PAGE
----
Five guys take same photo for 35 years
(CNN) — Five friends from Santa Barbara High School have been snapping the same photo in the same pose on the same cabin bench every five years for the past 35 years.
From left to right, as is the tradition, John “Wedge” Wardlaw, Mark Rumer-Cleary, Dallas Burney, John Molony and John Dickson gazed at the camera on Saturday in the remote serenity of Copco Lake on the California-Oregon border to capture their eighth entry into the photo collection that took the Internet by storm five years ago.
“It blows my mind 35 years later we’re recreating that 1982 photo,” said Dickson.
Wardlaw, who snapped the photo, believes it’s one of their best. “I used a Nikon D800 and video and think we came the closest we ever have to the original photo,” he said.
In the years that have passed since their last shot in 2012, the five have checked some empty boxes in their personal columns.
Three of the five, Rumer-Cleary, Burney and Dickson, got married, and there’s finally a child descending from the quintet.
“It’s been great. I wanted to become a father for a long time,” said Dickson, who entered parenthood at 51 after getting married for the first time at 49.
Dickson, now 54, and his wife, Sharon, celebrated the birth of son Jimmy two years ago. Someday Jimmy may play a role in the longstanding photo tradition, but we’re getting a little ahead of this fishing tale.
The Copco Lake five went from laid-back dudes sitting on a deck to Internet stars five years ago when CNN’s story on the friends went viral, turning them into a global sensation.
“It was totally unexpected and we were in shock, because our photos went everywhere,” Dickson said. “I had a friend in Sweden let me know we were on the front page of his newspaper.”
“We got a lot of emails from people who wrote they couldn’t believe we stayed friends that long,” he said.
They appeared on morning network television shows and were interviewed by TV, print and radio stations from all around the world, all because their photo reunions seem to have struck a chord.
At the lake, the friends stay in a prefabricated Lindal Cedar Home built in 1970 by John Laux, Wardlaw’s grandfather. They call it the cabin; the three bedrooms, loft and basement a throwback to the boys who go way back.
Wardlaw, 54, and Dickson formed a friendship in middle school, out of tragedy.
As the Wardlaw family attended “Star Wars” in downtown Santa Barbara, California, on July 26, 1977, the Sycamore Fire exploded in the foothills when a kite became entangled in power lines.
The ferocious blaze burned down 250 homes, including Wardlaw’s house.
“We rented a house from the Dickson family, right next door to them,” Wardlaw said. “John and I became friends.”
The neighbor boys became obsessed with making Super 8 movies, with all manner of testosterone on film: combat war sagas, some science fiction mixed in, a ninja tale or two.
“We had a mutual interest,” recalled Dickson. “We made dozens of these Super 8 movies including some later at Copco Lake. All five of us friends have been in them at some point.”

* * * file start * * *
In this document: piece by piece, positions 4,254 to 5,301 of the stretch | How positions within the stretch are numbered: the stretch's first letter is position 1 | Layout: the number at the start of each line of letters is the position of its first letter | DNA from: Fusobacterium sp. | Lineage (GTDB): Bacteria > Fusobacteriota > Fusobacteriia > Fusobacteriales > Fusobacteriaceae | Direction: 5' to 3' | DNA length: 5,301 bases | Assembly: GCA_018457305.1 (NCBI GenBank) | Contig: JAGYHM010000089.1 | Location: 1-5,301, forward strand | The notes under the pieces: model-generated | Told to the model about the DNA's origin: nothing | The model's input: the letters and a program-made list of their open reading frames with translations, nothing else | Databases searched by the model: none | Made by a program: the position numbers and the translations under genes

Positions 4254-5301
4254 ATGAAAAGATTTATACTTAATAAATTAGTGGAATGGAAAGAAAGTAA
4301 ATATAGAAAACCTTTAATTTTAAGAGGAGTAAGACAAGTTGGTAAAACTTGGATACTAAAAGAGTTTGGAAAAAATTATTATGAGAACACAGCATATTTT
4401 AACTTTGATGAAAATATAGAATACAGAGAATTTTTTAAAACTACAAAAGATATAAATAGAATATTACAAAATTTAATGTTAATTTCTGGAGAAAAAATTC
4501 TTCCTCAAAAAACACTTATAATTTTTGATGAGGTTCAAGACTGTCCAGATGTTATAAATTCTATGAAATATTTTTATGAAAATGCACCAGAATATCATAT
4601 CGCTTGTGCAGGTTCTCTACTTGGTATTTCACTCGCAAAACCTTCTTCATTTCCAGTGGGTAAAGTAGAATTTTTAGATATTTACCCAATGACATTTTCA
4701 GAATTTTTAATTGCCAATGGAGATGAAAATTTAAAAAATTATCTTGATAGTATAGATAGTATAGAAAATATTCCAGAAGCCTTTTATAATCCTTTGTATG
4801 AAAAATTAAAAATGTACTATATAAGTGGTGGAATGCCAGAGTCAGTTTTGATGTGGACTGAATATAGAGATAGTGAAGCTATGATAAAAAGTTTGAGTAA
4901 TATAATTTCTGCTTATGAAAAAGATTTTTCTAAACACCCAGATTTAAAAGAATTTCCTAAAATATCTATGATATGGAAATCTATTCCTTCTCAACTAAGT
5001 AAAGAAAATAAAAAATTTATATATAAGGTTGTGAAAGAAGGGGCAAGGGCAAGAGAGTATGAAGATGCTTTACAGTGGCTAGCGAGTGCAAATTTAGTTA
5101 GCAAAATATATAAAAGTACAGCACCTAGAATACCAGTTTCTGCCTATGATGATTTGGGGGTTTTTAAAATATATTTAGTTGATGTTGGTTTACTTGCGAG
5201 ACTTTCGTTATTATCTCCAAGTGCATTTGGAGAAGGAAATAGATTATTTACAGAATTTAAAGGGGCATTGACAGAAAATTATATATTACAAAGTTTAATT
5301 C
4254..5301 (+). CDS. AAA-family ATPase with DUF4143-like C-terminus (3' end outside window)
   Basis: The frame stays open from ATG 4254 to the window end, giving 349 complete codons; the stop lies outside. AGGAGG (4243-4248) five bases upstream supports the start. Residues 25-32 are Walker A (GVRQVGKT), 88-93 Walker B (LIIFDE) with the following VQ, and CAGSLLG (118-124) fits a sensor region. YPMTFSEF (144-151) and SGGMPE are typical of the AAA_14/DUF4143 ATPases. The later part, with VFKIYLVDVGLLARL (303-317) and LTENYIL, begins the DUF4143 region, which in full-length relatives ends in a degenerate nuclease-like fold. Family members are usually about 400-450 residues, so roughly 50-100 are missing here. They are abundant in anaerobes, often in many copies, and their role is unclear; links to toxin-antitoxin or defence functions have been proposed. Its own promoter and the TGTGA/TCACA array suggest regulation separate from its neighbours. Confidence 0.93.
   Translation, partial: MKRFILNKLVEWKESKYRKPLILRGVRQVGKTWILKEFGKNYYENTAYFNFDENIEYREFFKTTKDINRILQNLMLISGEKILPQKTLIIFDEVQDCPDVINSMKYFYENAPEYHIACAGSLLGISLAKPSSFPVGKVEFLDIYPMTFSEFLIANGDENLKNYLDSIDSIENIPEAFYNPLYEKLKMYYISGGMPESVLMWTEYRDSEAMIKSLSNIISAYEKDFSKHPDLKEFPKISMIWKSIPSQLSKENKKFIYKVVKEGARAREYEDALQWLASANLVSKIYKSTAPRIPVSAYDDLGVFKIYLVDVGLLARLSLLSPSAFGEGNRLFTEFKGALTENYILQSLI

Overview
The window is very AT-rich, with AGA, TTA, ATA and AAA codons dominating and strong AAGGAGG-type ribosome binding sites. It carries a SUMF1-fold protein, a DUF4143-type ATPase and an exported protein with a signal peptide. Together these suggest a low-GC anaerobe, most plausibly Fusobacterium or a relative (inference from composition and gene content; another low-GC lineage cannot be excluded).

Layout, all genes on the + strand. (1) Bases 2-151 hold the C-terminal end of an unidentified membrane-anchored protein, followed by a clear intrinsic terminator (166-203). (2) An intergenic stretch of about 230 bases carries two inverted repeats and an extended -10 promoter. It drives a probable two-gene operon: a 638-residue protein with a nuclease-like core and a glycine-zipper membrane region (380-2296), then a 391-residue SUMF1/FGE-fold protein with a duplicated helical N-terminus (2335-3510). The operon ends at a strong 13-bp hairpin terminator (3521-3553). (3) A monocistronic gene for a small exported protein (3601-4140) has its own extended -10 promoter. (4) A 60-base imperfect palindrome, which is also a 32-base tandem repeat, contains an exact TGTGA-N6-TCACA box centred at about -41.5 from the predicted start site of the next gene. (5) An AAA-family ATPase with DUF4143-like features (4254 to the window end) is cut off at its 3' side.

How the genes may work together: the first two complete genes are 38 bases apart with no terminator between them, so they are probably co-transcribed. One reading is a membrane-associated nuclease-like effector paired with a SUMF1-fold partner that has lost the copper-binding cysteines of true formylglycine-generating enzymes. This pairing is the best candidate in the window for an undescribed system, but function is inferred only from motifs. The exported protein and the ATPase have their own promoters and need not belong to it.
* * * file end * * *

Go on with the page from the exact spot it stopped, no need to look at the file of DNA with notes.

The two became friends with the others in high school. The Super 8 movies “kept us out of teenage trouble,” said Burney, 54. “Even though many of us moved on to college, or the US Air Force in my case, we always continued to find time to do the movies.”
Rumer-Cleary, 53, said the friends have remained tight despite a few spats here and there.
“Other than two guys being irritated with each other for three months a little after high school, it was nothing lasting,” Rumer-Cleary said.
Where they are now
Wardlaw is still a filmmaker and photographer. He lives in Bend, Oregon.
Rumer-Cleary is a hardware and systems engineer who founded Occam Networks and now lives in Portland, Oregon.
Burney is a third-grade teacher living in Antioch, California.
Molony, 54, is a New Orleans-based photographer.
Only Dickson remains in Santa Barbara, where he runs tourism website santabarbara.com.
Their photo streak started in 1982 when the friends, who were about 19, headed to the cabin that Wardlaw’s grandpa built and took their first photo.
Among the rules that developed out of that first photo: Molony holds a glass in his right hand and Rumer must have a hat in his lap.
Despite lurching into their 50s, when bellies can bulge, the men decided to take this year’s photo shirtless for the first time in 30 years.
Many of them have been working out to avoid being fat shamed, but not Rumer-Cleary.
“Oh God no, that is much too indulgent on an ego level for me,” he said with a laugh.
But no doubt the new photo will be analyzed, and last time some of the dissection felt like anti-social media.
“I couldn’t believe the amount of reactions (in 2012) to our picture,” Molony said. “About 75% of the responses were glowing and loving, but some of it was visceral hate.”
Traditions past and future
Just like the first trip, they still crank up the stereo and listen to heavy doses of Rush and Pink Floyd.
“During that first trip I don’t think any of us drank alcohol the whole time, except one thing,” Wardlaw remembered.
“My grandpa liked bourbon and after he died in 1976 there was and still is an Ezra Brooks 1969 Arkansas Razorback decanter that still had a little whiskey left. Some of us passed it around and took some sips.”
In honor of Grandpa, 14 Razorback decanters now decorate the cabin.
Like the decanter, grandpa passed along a love of the lake and the cabin.
Dickson vows he’ll pass on the Copco photo tradition to 2-year-old Jimmy, now that there’s an heir to the bench.